JH: I have a bunch, but the first person to bring me under their wing was my godfather, Tracy McGrady. He took me under his wing. I’m really close with his kids, we’re more like family, so he’s been a mentor. My Uncle Donnie, he was my dad’s assistant coach in high school and I guess their relationship is so close he basically brought up my dad so he’s more like an uncle so he’s mentored me a lot. He’s from Chicago. A lady named Lauren Foster, that was basically like the first time I ever worked with basketball was with her. She’s from Chicago and is a good trainer that I’ve worked out with throughout my life. Coach [Jim] Carr is a big mentor for me — he’s basically like the first guy I’ve played a national schedule with. He’s a really good coach. Just going into the game I felt comfortable because I knew everyone, like some of the players’ tendencies. It was great having him as a coach, so he’s been a big mentor for basketball. I know I’m forgetting a few, but I would just leave it at that.

PI: What advice or guidance have they shared with you?

JH: On the court it’s more like shooting form and to have a high motor. That’s the biggest thing that sticks out from them is to always have a high motor and stay conditioned. I got injured a few times, so a lot of them tell me to stretch a lot.

PI: Talk about your greatest all-time memory on the court.

JH: It’s tied: winning my state championship and winning my AAU national championship with Nightrydas.

PI: Tell us something about yourself that most people have no idea about.

JH: Most people don’t really know that I’m a goofy person. In school I kind of keep to myself, I mess with like a few people and keep a close circle. So I’m a really goofy person and like to have fun a lot. I’m a big family person, a lot of people don’t realize that, but it’s tough being away from family. I realized that when my dad and brother left, so I’m a big family guy. I like going to concerts, especially with guys like Drake, I’m a big Drake guy. I like to play soccer a lot, I think the best position I’m good at is goalie. And I love ice cream, I’m a big ice cream guy. I can’t really eat it a lot during the season, but during the off-season I go crazy. I have a sweet tooth.

PI: What are some of your top flavors?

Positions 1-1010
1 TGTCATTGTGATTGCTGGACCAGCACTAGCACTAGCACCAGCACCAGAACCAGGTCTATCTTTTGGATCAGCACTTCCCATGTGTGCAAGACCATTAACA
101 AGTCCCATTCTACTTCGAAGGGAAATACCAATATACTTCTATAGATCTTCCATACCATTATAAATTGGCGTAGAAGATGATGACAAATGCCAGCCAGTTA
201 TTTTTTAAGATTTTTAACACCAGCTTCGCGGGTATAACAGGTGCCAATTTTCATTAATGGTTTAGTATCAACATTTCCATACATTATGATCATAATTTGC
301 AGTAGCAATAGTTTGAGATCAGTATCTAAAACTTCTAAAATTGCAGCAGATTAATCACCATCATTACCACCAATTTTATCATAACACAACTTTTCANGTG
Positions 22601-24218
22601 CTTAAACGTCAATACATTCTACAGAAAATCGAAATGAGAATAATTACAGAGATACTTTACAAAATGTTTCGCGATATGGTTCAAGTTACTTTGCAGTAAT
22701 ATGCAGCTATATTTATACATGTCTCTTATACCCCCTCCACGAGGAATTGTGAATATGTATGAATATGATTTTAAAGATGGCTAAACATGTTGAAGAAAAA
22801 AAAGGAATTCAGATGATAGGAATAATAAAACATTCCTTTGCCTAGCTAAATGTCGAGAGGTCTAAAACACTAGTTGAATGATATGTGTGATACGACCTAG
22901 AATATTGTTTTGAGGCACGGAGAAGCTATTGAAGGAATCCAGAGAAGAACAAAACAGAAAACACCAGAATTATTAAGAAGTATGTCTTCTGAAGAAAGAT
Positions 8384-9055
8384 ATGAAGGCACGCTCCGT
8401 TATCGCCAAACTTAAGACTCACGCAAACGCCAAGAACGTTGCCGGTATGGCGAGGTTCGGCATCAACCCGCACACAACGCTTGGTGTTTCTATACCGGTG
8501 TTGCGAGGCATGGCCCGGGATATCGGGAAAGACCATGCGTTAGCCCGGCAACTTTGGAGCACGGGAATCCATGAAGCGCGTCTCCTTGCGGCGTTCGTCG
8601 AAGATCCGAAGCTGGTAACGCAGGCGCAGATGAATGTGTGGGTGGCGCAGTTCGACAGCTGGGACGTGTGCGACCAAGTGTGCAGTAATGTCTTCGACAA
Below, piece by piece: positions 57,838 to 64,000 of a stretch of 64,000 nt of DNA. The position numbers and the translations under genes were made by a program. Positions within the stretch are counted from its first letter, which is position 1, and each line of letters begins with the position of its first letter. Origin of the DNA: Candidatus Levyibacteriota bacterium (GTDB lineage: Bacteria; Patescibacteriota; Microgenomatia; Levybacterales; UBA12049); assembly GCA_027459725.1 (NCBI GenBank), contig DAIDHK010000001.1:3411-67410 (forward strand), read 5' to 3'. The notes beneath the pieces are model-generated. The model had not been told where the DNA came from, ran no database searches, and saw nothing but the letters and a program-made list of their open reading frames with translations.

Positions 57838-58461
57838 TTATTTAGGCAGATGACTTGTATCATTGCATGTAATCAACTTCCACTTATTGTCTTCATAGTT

JH: Everything, but I’d have to say Strawberry, Mango, Cookies and Cream, Dulce de Leche, Chunky Monkey. Man I know everything [laughs].

PI: What are four words that best describe Jett Howard?

JH: Goofy. Trustworthy. Focused. Loving.

PI: What would you say is your biggest motivation or inspiration?

JH: Michael Jordan. He’s my biggest inspiration because I’ve always looked up to him in a way because I got introduced to him when I went to his camp when I was younger. I think that was the first serious camp I ever went to. It was in Santa Barbara, California, we stayed in the dorms. He’s my inspiration because I love how he plays basketball: he’s so quick, agile and athletic. Just watching him on film and seeing how he is, how the Jordan company elevated. Just seeing that makes me want to be him — to “be like Mike.” He picked me out in the crowd to do a shooting contest, it was me and my pops against him and a camper and he destroyed us. No one was hitting in my family and he was making every shot. After that, I was like “he’s the greatest of all time.” I mean the greatest of all time, you really don’t know, but for me it’s definitely him.

PI: What are some of your memories of being around the Miami Heat?

JH: I was like 10 to 12 years old and it was great. When we won the second championship my dad was on the bus with LeBron [James] and it was crazy, it was one of the best memories ever. I got to go on the floor when they won both [championships], just sitting on stage, it was feelings I’ll never forget. Being around Pat Riley was awesome — he was very welcoming to family — it was like a culture so he let family members in the practice facilities and stuff. Little stuff like that goes a long way, I’ll never forget stuff like that.

PI: Describe what you imagine your life will look like 10 years from now.

JH: A 26-year-old me...I’ll hopefully be in the NBA and playing for the Houston Rockets. Hopefully my brother is in the NBA, so I’d be living with my brother in the house, he can take the guest house [laughs]. Nah, I’m playing, hopefully we can live together. So yeah, playing in the NBA for Houston.

PI: At the end of the day, what do you want to be remembered for?

JH: On the court, I want to be remembered as one of the greatest shooters of all time, a good teammate, and basically one of the best players to ever play, hopefully. Off the court, I want to be remembered as a cool, laid back guy, like I wouldn't ever hurt anybody. Chill family guy I guess.

PI: Is there anything you’d like to say regarding the current events in today’s world?

JH: Tough topic, but for me and I hope for everyone it’s not like a big black and white thing. I feel like people tend to get away from that — it’s more like a police brutality thing. It’s just unfairness as a whole and I feel like we need to get better as a country and it’s messed up.

Watch the full interview with Jett, here